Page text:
Too good to waste
An initiative in the English town of Milton Keynes, 90 kilometres north-west of London, saves edible food that is no longer saleable from being thrown away and redistributes it to those who need it most. Bosch eBike systems supports this social project.
New towns have a lot of advantages – provided they are well planned. Milton Keynes, just under 90 kilometres north-west of London, is one such town: it is just 54 years old, has many roundabouts, lots of parkland, 22 million trees and a dense network of cycle paths.
When Ritchie Dixon rides his electric-powered cargo bike around Milton Keynes to deliver surplus food from supermarkets to community fridges, he sees a lot of green spaces around him. "I listen to the birds, the rustling of the trees, I smell the flowers and sometimes stop to tell curious people what I'm up to," he says.
Ritchie Dixon is a rider for Hubbub's Food Connect pilot project, and he loves his job. A former social worker, the 53-year-old family man is delighted to be able to do something for the people of Milton Keynes. He's thrilled with how easy his eCargo bike is to ride, even when it's fully loaded. eCargo bikes can carry up to 250 kilos, and on average Ritchie carries around 100 kilos. To stay on the right route and to ensure the food reaches the right people, he follows the navigation instructions on his Nyon display on the handlebar. "It's never let me down," he says. "People can count on me finding them."
He works for Food Connect, a food rescue and redistribution initiative set up by London-based charity Hubbub. Supported by Bosch eBike systems, Food Connect uses three Bosch-powered eCargo bikes and an electric delivery van to collect and redistribute food in Milton Keynes in an environmentally-friendly way.
Save instead of waste – initiatives following this principle have emerged all over the world in recent years to combat a global problem: 1.6 billion tonnes – about one third of all food produced for human consumption worldwide – ends up as refuse every year, according to United Nations estimates. This has dramatic consequences for land use, water resources and carbon dioxide emissions. According to the UN, food waste is responsible for eight percent of emissions worldwide.
The pandemic has exacerbated the problem, including in Milton Keynes. During the national lockdown in summer 2020, Food Connect saved more than 21 tonnes of food from being thrown away. For the most part, these are products that are no longer saleable but are in perfect condition, with expired best-before dates, or fruit and vegetables with minor blemishes.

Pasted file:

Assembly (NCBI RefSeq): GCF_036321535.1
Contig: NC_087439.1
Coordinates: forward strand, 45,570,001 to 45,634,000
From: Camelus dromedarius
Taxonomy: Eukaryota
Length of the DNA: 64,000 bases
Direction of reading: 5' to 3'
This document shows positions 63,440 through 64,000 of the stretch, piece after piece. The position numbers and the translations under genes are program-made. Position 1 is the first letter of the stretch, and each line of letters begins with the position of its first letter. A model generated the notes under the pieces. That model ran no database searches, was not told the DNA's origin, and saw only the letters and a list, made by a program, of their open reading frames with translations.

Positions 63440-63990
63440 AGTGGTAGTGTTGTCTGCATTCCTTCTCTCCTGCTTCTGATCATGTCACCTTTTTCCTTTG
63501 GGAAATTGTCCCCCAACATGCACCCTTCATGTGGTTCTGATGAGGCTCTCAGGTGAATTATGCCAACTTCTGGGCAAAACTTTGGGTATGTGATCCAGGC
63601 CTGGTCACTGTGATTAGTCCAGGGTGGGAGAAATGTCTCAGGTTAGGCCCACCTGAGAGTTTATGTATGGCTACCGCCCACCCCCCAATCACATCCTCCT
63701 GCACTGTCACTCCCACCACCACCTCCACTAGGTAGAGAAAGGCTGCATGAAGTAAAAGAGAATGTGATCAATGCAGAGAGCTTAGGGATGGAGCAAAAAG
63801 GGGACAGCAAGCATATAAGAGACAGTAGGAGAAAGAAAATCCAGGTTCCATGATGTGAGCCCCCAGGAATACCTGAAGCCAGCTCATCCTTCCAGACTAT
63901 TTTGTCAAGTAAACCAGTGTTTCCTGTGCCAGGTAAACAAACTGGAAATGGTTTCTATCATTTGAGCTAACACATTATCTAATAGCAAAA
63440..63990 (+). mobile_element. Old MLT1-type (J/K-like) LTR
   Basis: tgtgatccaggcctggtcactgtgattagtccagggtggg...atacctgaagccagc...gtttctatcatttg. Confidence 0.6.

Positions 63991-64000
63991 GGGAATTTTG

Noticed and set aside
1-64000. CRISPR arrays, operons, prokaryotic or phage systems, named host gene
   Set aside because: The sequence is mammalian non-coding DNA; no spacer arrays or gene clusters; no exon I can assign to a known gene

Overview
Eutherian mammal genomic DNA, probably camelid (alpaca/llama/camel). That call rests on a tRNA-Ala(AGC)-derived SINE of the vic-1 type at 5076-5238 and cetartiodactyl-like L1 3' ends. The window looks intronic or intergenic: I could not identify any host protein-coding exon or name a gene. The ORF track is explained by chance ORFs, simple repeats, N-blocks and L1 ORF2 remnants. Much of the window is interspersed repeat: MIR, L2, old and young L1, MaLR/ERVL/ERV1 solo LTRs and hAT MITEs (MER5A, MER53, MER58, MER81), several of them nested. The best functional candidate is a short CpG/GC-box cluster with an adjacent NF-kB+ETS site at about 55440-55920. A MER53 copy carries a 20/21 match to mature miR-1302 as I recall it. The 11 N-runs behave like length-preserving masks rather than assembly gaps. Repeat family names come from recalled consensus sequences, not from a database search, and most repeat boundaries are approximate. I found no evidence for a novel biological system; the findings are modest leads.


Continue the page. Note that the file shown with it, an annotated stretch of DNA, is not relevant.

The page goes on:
In many UK cities, this food is stored in community fridges, known as 'food hubs', which are part of Hubbub's network of community fridges from which any member of the public can help themselves. Volunteers help in providing the food. They all work just as conscientiously and safely as the supermarkets where the goods originate. Anyone who goes to the community fridge is allowed to take up to ten products per person per day and share them with friends or acquaintances.
"Since Food Connect started delivering food to community fridges, people can be sure there's always something available when they come," says Helen Innes, who is leading the pilot project in Milton Keynes on behalf of Hubbub. "This is a very good model for the quickest way to share a lot of food that would otherwise have been disposed of." 77,500 people have been helped in this way so far, many of them regular users. Food Connect handles the logistics behind collecting expired food and immediately distributing it to stakeholders through its network of community refrigerators. "We don't have much time," says Helen Innes. "The eCargo bikes help us get from A to B quickly, so the food stays fresh and the cold chain isn't broken."
The eBike has not only proven itself to be the fastest means of transport for distances of up to ten kilometres, but also helps to reduce the impact on the environment. For example, an eCargo bike with DualBattery produces just 30 g CO2 for a journey of ten kilometres. The average emissions from a car for the same distance are 1130 g CO2.
Good and green - this is the principle on which the project is to be expanded after a successful pilot phase. Riders are paid a salary, and the service is expected to develop into an income-generating business – with the goal of creating environmentally-friendly jobs.
Helen Innes is confident that Food Connect has a future in the city: "The bridges we've built recently with many businesses in the city are sustainable and we can use that to develop Food Connect even more." This is a promising prospect – and a model not just for cities in the UK.